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Why I am a Candidate for the Cambridge City Council
It is in this sense that I and many of my associates, acquaintances, and friends born elsewhere happen to be living here, in New England, in Massachusetts, and in Cambridge. This is an area of the United States that retains the strong democratic tradition expressed in forms of town government and features of popular assemblies. And these political traditions offer a realistic opportunity to eradicate that invidious distinction of the government and the governed, that today allows for the malaise that results from oligarchic wisdom, ecological ignorance, and bureaucratic government. It should be noted as well that since 1997 when I joined the Mystic River Greens, I have been a responsible member of the Green Party, and after the merger of the Rainbow Party with the Green Party of Massachusetts in 2002 I was elected a member of the State Committee of the Green-Rainbow Party, the Massachusetts affiliate of the Green Party of the United States. For the past four years I have been serving on the Platform Committee of the GPUS. Though this is the only political party which I ever joined, I am no stranger to partisan politics, and understand the ideological denial of its role in City government to be a polite fraud. I am pleased to inform the public that I have the complete support of the G-RP in seeking office as a City Councillor in Cambridge.
With the above view very much in mind, I am seeking office at this time, because my private circumstances allow me to carry out my intentions. At the age of ninety years, I cannot possibly be embarking on a political career, nor can I seriously entertain the idea of more than a single term in which to act. I cannot delay the fulfillment of good intentions, need not invest in courting votes from residents or pretend to serve 'stakeholders,' and the public space need not suffer my incumbency. My leisure guaranteed by a modest pension and social security payments, every penny of my emoluments as a City Councillor can be committed to the development of self government. And the ways of doing this need not wait for my election. They should begin now, and I hope that my example will be taken up by others. I am spending neither the hard-earned money of the voters nor soliciting a share of stakeholder profits on getting elected, because I am fully convinced that this is unnecessary and ecologically destructive. Cambridge is fortunate in media of communication that allow for the creation of the needed public space. Failure to use them is self-defeating and I apologize for my tardiness in doing so.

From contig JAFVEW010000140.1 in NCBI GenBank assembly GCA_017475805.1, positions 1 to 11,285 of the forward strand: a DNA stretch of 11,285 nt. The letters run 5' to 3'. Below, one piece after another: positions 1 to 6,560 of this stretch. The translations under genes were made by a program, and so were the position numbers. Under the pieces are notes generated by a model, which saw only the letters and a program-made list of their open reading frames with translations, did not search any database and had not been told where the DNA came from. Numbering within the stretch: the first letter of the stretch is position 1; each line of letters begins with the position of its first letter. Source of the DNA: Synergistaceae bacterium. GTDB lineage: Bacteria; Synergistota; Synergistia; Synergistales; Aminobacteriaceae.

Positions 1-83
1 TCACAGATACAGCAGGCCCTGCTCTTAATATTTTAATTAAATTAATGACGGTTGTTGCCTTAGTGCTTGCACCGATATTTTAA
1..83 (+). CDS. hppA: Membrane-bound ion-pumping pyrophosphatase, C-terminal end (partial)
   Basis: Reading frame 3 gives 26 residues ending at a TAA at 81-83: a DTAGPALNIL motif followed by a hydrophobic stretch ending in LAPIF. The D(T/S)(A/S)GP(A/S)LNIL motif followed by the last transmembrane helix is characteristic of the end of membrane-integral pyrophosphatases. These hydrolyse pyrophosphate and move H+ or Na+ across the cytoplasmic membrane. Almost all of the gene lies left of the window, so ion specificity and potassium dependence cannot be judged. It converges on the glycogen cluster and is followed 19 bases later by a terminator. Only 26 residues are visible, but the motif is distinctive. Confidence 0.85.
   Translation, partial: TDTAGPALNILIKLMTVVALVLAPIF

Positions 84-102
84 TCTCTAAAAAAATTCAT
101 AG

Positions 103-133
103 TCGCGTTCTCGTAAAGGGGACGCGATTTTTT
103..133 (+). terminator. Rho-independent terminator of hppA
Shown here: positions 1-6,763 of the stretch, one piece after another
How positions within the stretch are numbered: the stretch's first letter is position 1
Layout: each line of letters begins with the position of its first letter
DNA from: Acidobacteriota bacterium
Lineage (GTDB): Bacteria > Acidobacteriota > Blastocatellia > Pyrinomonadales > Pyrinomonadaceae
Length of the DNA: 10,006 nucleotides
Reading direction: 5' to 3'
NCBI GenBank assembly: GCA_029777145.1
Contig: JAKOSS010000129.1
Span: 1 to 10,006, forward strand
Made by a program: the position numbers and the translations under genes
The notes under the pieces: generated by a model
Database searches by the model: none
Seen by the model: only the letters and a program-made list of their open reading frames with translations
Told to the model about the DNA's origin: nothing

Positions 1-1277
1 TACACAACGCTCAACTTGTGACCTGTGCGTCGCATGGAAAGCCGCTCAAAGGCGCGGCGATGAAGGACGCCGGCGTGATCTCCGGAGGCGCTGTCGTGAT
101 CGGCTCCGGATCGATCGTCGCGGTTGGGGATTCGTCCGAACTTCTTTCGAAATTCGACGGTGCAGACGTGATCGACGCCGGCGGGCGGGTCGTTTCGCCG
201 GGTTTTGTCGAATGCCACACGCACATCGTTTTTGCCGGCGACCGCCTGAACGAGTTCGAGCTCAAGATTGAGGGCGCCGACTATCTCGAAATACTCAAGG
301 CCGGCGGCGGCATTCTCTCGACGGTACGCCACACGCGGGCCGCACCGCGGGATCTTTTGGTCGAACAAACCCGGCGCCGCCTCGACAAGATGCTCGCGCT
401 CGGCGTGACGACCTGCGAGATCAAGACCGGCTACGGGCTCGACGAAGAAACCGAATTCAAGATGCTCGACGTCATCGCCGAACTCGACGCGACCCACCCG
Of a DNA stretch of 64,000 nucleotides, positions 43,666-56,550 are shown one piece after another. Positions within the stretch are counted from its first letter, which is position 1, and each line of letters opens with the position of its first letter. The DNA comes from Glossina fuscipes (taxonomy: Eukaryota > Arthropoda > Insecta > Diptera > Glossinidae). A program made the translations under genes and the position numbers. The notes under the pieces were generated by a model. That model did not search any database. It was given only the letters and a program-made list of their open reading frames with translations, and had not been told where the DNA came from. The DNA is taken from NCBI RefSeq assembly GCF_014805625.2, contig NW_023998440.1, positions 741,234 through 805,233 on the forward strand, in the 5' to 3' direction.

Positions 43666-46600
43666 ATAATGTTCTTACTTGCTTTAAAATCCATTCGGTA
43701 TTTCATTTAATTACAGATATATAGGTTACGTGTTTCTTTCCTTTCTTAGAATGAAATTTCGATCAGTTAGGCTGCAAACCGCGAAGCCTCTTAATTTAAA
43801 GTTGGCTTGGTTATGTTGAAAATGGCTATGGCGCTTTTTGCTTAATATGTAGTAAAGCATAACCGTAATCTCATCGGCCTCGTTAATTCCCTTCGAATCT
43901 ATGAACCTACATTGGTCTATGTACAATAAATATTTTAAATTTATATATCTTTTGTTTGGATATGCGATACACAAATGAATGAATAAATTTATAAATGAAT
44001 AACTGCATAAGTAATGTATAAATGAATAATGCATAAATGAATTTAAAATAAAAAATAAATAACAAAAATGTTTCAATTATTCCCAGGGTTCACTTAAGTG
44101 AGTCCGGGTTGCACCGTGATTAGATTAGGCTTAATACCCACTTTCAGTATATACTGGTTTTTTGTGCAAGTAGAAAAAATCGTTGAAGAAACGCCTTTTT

While an interest in the individual history of a person seeking public office is, in a democratic society, a sign of good health and I will attempt to satisfy this as asked, for the moment what is most relevant are the following facts. I have lived in Cambridgeport for well over thirty years, first as an apartment renter for about fifteen and for almost nineteen as the owner of a spacious condominium at 143 Pleasant Street. I am living there with my wife of many years, Nona. In relatively good health, able to help one another, both of us expect to remain where we are for the rest of our lives. Accepting early retirement from a tenured professorship at Bard College in 1987, I have been politically active in Cambridge ever since. While living at 25 Chalk Street, I became involved in actions to protect Central Square and in getting to understand other aspects of the urban environment. After moving to our present address, I was involved in immediate actions that led to the formation of the Association of Cambridge Neighborhoods, and served on its board for many years. Almost all of my political action has been in concert with others, and I have extensive experience in the politics of small groups, such as the City Council, organizations, boards, academic committees, both elected and self-selected. As an elected City Councillor, I would be entering highly familiar territory, working with people most of whom I know quite well, and would not require for myself a period of orientation. On the other hand, I look forward to the idea of sharing the formal indoctrination in institutional proprieties -- conducted by a paid specialist, no doubt -- with the voters at large. I am sure that this provides much comedy, and that there is little more serious than that. Until one turns ones attention to what truly troubles and injures us in Cambridge today and may in the future.
*A common public space is both a physical space as well as a symbolic one. It can be a council chamber, a hall, a large shelter, a space in a market, a place where residents of a city gather as of right, to engage in political discourse, examine opposing positions, resolve disagreements and and thus arrive at rational decisions for the common good. The symbolic barrier in the Cambridge City Council reduces its value as a public space.